My preference is for the parliamentary model.
I do not believe that the primary face of the group should be vested heavily or solely in a single person. This is an international group, and to be representative, it needs to be explicitly collegiate. My mental model of operation of the elected committee is one in which most communiques are delivered from the committee on behalf of the group. If we note how the group has operated in the past, and think about how it might operate in the future, I suspect that most communications will be electronic, via the web page and via social media. This is of course in addition to any publication we do. Applications for funding etc., might go out under the hand of the Chairperson, but this would be on behalf of the committee and would probably be drafted collectively.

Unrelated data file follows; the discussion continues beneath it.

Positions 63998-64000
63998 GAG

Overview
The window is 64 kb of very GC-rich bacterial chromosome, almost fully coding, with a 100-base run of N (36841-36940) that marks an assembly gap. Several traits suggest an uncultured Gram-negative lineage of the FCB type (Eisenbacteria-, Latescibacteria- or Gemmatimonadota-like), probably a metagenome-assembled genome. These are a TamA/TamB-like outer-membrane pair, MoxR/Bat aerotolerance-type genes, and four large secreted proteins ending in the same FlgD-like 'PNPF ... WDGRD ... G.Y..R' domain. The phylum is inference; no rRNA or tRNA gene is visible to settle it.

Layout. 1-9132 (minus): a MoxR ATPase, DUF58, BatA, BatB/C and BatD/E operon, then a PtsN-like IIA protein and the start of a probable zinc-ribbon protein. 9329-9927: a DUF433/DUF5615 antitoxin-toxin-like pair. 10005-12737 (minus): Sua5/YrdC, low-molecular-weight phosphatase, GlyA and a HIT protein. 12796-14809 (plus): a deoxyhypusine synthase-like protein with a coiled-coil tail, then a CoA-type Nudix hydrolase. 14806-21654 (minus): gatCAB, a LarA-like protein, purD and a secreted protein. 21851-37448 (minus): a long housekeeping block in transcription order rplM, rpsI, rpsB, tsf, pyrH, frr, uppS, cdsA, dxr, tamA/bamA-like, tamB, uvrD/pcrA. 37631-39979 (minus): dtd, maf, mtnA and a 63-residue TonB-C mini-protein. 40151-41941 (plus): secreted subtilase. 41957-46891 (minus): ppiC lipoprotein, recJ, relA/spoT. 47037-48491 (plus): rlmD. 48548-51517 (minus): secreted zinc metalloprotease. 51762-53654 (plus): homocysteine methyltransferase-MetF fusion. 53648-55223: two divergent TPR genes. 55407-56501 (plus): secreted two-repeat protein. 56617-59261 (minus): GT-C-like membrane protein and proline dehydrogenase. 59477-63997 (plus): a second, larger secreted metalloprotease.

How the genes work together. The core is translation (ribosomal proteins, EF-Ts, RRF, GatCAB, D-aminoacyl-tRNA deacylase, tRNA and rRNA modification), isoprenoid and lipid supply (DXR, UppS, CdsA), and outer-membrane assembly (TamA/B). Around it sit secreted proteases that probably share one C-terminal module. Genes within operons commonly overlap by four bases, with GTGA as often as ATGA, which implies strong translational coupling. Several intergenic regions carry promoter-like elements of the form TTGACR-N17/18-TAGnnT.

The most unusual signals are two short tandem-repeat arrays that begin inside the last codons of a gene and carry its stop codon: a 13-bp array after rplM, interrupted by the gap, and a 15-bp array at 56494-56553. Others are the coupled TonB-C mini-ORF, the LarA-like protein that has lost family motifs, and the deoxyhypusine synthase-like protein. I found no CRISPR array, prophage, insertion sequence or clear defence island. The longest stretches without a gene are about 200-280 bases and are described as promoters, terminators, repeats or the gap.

As I see it, the primary role of the Chairperson is to coordinate and manage the committee, and to break deadlocks. This is in contrast to the American Presidential style of executive office, where the President wields immense power and really does have executive authority. The parliamentary model, on the other hand, places responsibility and authority in the committee as a whole. The model of leadership in this model is by influence, rather than position. Because the authority is vested in the committee as a whole, the fate of the group is less influenced by the personality and behaviour of any single person.